Article by Sara Fausti – Sandibe Okavango Safari Lodge by Nicholas Plewman Architects in Association with Michaelis Boyd Associates (MBA), in Okavango Delta, Botswana, Africa. A look at the formidable project of Sandibe Okavango Safari Lodge by Nicholas Plewman Architects in association with Michaelis Boyd Associates (MBA). Can you imagine a luxury resort in an African landscape, surrounded by elephants, lions and giraffes, but with a minimal energy impact?The idea of a refined hotel in a wild landscape doesn’t seem to fit with the concept of sustainability but Sandibe Okavango Safari Lodge is the example which shows this is possible. Nicholas Plewman Architects, in association with Michaelis Boyd Associates (MBA), took on the challenge of designing a prestigious hotel in the Okavango Delta in northwest Botswana through an interesting design and eco-friendly strategies.
Sandibe Okavango Safari Lodge
The project is a perfect integration between aesthetics and function in a harmonious fusion between architecture and nature; a building which respects the environment through technological solutions without compromising high-quality comforts and deep perception of the space. Okavango River Valley is one of the most fertile areas of Africa and was conscripted as a UNESCO World Heritage Site in 2014.Due to the value of the land, severe construction restrictions have been imposed by the government. Among the new regulations; building materials had to be biodegradable, and 70% of electricity had to come from renewable sources. The plan of the lodge is reminiscent of the shape of a pangolin, Africa’s armadillo. The result is an organic wood-shingled structure that nearly disappears into the wild landscape and operates off the grid. The building gives a sense of hospitality and protection due to its resemblance to a shelter of an animal or a warm nest. Twelve private bungalows of 116 m2 each are placed all around the lodge and elevated from the ground due to the area’s seasonal flooding. Each shelter contains high comforts and an elegant and suggestive design. Cosy fireplaces and secluded nooks offer an intimate space with a pleasant view through the wild forest of palms and fig trees. The exterior is comprised of a private plunge pool and a comfortable deck, while the interior design celebrates Botswana crafts. The entire complex includes offices, a kitchen, and a restaurant which offers succulent local dishes. The main building, the lodge, rises from the ground in an undulating metamorphic shape made from glulam pine while the exterior cladding uses Canadian cedar shingles for a pleasant visual quality. The arched, curved structure of the canopy resembles the ribcage of an animal. It opens on both sides to allow for both the flow of air and an open view to the exterior. This openness suggests a direct contact to nature, providing for a personal and unique experience. Designers faced several issues during the design of this complex structure: the frame had to be cut into three sections to be transported through the hard African landscape. But when the timber arrived on the site the pieces had warped and they couldn’t be joined together. A reject of the material would have increased the costs and it wouldn’t have been good practice as waiting for new arches would have caused significant delay in the works. The architects decided to fix the supplied sections in CAD and the frames were re-cut using a large circular saw on the site. Despite the unexpected issue, the imperfections are largely imperceptible and the team ultimately solved the problem. In order to insure a sustainable development, an accurate use of the material was done in terms of availability, production, assembly and disposals. The complex is composed of 90% wood, most of it local. Several types of wood were integrated in the structure and the interior design; pine, cedar, eucalyptus, and massaranduba. A fusion of colours, texture and tactility create a unique atmosphere rich in positive vibes. Despite being removed from civilization, the building offers an energy system which is completely self-sufficient and environmentally green. Despite energy restrictions, the project couldn’t compromise in terms of consumption in order to offer as high a standard of comfort, as found at the best hotels in the world. A system of solar panels needs to run only three to four hours a day to cover the energy demand while hot water is delivered instantly through a system of tubes backed up by heat pumps, continuously circulated through a 2.5-kilometre ring main. Water and soil waste is collected and pumped through an accredited biological treatment plant in order to reduce the impact on the site. Through its design the complex has a minimal impact on nature and in the local animals’ lives: elephants, lions, leopards, giraffes and hippos feel free to surround the building and be observed by the visitors. Sandibe Okavango Safari Lodge represents a brilliant example of integrated design where aesthetics and feeling of the space find the right balance with high comfort and respect for the environmental. It also offers a unique experience in the African landscape through its intimate and warm spaces that celebrate the wildness of the surroundings and wrap the visitors in direct contact with nature and complete comfort.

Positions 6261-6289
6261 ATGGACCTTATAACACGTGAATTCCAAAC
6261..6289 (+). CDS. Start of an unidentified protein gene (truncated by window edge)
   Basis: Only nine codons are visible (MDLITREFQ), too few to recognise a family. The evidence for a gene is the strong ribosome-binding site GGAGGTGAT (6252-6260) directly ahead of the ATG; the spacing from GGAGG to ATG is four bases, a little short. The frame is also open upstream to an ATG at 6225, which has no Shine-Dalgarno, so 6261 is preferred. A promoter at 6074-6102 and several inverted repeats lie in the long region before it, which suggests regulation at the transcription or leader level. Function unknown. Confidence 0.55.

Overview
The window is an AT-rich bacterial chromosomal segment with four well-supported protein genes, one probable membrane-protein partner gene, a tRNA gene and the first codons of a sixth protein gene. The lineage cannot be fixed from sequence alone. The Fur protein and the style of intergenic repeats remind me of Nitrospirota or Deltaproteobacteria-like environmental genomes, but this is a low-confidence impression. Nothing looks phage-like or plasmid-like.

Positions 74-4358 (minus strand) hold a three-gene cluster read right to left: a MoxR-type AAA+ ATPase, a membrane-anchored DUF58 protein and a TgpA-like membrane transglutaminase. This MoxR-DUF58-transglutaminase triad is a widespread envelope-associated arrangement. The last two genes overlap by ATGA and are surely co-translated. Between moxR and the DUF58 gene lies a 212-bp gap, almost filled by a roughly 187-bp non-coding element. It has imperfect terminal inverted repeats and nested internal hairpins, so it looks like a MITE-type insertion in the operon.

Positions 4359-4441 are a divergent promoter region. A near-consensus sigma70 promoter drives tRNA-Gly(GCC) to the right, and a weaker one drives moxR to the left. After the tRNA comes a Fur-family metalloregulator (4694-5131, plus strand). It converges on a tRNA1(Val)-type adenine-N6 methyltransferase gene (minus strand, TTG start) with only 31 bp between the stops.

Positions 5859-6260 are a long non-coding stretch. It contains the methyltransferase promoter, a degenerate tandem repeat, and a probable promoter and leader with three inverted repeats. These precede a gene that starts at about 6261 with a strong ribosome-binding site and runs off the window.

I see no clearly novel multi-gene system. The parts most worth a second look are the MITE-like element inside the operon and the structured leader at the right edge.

Full Project Credits For Sandibe Okavango Safari Lodge:
Project: Sandibe Okavango Safari Lodge Architects: Nicholas Plewman Architects in Association with Michaelis Boyd Associates (MBA) Location: Okavango Delta, Botswana, Africa Date of construction: 2014 Size: 11,500-square-foot Awards: winners in the Hotels & Resorts category at the A+Awards 2016 Clients: &Beyond Recommended Reading:
- Becoming an Urban Planner: A Guide to Careers in Planning and Urban Design by Michael Bayer
- Sustainable Urbanism: Urban Design With Nature by Douglas Fa